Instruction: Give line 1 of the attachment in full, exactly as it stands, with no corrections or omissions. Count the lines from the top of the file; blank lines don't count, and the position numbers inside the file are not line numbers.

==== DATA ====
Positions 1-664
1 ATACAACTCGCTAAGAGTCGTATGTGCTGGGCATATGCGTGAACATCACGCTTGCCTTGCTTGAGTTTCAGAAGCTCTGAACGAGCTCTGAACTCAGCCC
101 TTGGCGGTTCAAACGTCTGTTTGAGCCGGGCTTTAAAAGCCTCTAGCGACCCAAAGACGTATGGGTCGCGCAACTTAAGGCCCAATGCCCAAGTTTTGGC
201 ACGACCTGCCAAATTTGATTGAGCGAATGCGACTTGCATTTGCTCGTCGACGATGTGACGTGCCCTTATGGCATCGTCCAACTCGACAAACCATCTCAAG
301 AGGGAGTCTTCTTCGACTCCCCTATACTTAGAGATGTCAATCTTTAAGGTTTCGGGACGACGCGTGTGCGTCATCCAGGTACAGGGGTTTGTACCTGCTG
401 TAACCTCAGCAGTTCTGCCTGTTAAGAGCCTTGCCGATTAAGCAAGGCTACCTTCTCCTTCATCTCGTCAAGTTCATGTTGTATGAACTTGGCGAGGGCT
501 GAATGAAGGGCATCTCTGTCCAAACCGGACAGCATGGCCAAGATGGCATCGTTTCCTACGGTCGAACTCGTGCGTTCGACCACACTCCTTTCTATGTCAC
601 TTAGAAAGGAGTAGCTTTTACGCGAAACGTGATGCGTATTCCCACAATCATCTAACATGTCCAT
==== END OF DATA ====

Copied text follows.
Positions 1-664